How To Use This Part Of Our Website

by Keith OToole on October 3, 2012

If you have a question about Real Estate, whether you are a buyer or seller, I likely have the answer right here.

There are three ways to get your questions answered.

One, type your question in the search box to the right and click “search”. Every question….and the answer….will be shown almost immediately.

Two, look at the categories to the right. Just find the category your question falls under and click it. Every question and answer on this site will be shown for you.

Three, if I don’t have the answer on this site, pick up the phone and call me at 585.352.7300. I’ll spend a few minutes with you, and if you need legal help with your real estate matter we’ll discuss that as well.

How Clean Is “Broom Clean”?

by Keith OToole on January 18, 2013

New York Law:

Under New York law, there is no specific definition for the phrase “Broom Clean”. However, it has acquired a customary meaning over the years, and it should be remembered that a contract can change that meaning.  Here, in the Rochester New York area, the standard purchase and sale contract contains the following language:

“Buyer shall have possession of the property upon closing, in broom clean condition…”

This is similar to contracts used across New York State. Other areas of the state like to use the phrase “vacant and broom clean” but it amounts to essentially the same thing.

What Broom Clean includes:

When you are buying or selling a house, “broom clean” generally means the following:

  •  vacant
  •  empty of all personal property
  •  empty of all garbage or debris
  •  empty attic
  •  empty basement
  •  empty garage
  •  empty refrigerator
  •  free of serious filth
  •  swept clean

What Broom Clean excludes:

Here’s what “broom clean” does not mean:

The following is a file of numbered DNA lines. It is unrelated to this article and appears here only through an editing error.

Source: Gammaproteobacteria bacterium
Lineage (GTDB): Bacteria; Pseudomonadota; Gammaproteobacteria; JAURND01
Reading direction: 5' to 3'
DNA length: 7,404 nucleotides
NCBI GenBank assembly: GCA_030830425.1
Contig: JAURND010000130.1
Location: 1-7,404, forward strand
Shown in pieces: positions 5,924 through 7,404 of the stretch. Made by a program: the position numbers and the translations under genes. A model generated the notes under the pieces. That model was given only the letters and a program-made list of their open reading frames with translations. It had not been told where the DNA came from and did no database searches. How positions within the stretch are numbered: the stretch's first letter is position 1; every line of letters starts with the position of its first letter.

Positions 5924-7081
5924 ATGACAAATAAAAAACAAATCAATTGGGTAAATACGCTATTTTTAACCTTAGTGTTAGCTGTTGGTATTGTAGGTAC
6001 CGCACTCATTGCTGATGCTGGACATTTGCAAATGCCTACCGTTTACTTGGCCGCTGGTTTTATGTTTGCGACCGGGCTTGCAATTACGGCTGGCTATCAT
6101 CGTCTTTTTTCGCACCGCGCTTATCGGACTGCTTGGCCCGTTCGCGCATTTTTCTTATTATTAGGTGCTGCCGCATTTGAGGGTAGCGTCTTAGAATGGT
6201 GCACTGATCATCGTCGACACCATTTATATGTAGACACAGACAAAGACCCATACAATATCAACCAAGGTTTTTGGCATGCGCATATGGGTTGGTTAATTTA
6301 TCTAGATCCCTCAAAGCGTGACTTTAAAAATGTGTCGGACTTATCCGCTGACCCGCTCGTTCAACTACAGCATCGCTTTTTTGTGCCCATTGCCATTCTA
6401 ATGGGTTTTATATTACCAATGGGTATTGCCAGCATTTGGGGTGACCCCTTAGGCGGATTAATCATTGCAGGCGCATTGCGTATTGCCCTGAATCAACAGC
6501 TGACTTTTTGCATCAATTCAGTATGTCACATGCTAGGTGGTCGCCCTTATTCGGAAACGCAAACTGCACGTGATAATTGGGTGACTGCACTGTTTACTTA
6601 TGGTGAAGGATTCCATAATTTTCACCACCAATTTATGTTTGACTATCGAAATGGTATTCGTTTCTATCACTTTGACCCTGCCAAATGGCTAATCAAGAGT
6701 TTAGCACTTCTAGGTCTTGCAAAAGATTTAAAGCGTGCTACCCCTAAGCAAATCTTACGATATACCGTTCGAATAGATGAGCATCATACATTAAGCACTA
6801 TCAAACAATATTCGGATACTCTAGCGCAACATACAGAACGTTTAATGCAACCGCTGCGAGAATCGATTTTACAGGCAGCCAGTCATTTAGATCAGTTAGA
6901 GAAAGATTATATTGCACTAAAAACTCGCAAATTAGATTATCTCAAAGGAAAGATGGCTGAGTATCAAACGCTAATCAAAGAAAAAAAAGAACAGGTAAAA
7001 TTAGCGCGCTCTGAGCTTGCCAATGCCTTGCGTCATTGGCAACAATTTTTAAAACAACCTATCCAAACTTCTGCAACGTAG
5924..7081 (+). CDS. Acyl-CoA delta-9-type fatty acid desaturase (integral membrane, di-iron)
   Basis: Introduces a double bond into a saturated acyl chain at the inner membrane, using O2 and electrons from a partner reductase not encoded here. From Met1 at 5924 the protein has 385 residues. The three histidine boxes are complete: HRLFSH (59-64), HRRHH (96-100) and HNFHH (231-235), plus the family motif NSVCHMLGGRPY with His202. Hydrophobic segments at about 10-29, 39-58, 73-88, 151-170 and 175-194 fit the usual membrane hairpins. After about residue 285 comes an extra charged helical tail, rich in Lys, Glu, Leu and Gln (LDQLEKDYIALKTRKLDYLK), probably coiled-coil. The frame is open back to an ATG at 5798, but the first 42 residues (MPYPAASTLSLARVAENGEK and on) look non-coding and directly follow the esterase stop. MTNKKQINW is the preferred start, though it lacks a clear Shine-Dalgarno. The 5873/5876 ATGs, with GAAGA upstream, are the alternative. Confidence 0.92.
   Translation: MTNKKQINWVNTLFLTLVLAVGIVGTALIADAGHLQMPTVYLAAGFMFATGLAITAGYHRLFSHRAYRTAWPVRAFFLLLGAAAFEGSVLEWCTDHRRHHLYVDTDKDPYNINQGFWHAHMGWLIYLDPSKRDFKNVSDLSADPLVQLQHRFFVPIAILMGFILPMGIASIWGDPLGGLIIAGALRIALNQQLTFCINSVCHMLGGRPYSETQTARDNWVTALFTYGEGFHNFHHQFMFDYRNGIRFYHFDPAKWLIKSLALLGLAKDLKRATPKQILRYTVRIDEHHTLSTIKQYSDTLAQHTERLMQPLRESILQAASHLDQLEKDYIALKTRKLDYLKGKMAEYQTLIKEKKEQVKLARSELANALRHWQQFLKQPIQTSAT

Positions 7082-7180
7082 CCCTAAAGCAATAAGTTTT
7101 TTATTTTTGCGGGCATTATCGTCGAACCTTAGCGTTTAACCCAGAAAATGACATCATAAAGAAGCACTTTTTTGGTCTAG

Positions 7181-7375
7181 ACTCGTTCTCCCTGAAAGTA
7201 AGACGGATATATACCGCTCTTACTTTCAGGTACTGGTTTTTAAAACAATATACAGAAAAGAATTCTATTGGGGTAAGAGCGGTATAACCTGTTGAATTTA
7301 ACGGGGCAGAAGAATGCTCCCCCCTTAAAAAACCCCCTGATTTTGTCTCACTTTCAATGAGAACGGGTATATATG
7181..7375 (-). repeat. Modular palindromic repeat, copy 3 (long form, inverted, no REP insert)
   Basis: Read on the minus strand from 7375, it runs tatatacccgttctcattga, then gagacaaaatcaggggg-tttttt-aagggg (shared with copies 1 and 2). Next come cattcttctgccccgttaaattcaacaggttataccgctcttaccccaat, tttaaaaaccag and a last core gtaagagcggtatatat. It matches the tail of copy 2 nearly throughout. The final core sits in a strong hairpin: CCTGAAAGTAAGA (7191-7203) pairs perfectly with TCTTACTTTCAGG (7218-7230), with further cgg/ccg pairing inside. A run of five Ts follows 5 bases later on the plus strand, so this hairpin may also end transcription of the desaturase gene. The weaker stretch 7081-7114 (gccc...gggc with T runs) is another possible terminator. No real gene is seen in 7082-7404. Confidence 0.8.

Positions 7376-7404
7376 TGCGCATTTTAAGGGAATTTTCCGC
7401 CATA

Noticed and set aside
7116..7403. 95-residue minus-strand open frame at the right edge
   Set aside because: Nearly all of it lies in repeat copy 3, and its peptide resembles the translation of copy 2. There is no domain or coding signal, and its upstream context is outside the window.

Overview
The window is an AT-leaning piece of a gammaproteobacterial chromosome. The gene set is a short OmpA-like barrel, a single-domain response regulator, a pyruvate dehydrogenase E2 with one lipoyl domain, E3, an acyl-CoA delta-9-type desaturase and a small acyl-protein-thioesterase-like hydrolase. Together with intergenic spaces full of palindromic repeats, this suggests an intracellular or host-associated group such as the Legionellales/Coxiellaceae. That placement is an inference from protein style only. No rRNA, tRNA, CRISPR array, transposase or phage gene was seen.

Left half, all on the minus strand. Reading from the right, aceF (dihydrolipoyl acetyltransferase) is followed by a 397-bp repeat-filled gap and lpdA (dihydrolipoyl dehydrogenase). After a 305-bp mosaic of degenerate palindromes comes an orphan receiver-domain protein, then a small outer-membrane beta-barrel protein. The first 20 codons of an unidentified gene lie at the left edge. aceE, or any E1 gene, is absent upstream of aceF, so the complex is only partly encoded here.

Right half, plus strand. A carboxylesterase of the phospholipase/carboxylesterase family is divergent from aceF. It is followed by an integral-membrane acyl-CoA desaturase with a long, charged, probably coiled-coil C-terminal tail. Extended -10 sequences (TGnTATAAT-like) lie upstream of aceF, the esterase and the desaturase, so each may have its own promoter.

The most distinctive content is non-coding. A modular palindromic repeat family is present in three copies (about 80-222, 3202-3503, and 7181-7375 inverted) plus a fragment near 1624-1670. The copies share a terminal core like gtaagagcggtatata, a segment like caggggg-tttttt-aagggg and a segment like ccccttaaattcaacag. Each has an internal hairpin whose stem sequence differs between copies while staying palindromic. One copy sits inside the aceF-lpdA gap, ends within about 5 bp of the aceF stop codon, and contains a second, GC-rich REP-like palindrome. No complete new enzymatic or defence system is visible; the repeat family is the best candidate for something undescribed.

•  deep cleaning or “spring cleaning” clean
  •  painting
  •  patching holes in walls
  •  scrubbing walls or floors
  •  washing windows

The Gray Area….Should it stay or Should it go?

There are some things both buyer and seller may wish to leave behind but, it is best to check with your realtor first:

  • House Parts – Most people want the spare house parts, like that closet door, or the window screens in the basement.
  • Flooring Materials- Carpet remnants and spare floor tiles can be a great money saver when floors must be repaired.
  • Paint Cans – Some people want these and some really don’t. Many home buyers want the leftover paint so they can touch up walls. Other home buyers are concerned about the hassle of disposing of hazardous waste.

Why Broom Clean may not be enough:

While the legal meaning of “broom clean” is important, there are practical things to consider. Just prior to closing, Rochester real estate contracts give home buyers the right to inspect the property in what is commonly referred to as the final “walkthrough”.

If the buyers find that the property is filthy, they may simply refuse to close. Or, the buyers may demand financial compensation.

These sorts of last minute disputes are frustrating and they can be expensive. Legal arguments aside, these are disputes best avoided.

The practical answer is this:

Home Sellers: Put yourselves in the buyers shoes. If you were moving into this house, would you be satisfied? As exhausting as moving can be, plan on a light cleaning once the house is empty. Be sure to:

  •  Remove the dust bunnies
  •  Vacuum the rugs
  •  wipe down the counters
  •  scrub the toilets
  •  consider hiring a house cleaner to start work after the moving van departs

Home Buyers: Understand that “Broom Clean” does not mean “professionally clean”. Plan on a deep cleaning before you move in. When your new home is empty is the easiest time to clean. Consider:

  • Hiring a house cleaner to clean before moving day.
  • Hiring a professional carpet cleaner.
  • Recruiting friends and family for a few hours of cleaning the day before the moving van arrives. Order a pizza and make it a social event.

If you are a home buyer or home seller and have a legal question, don’t hesitate to call me at 585.352.7300.

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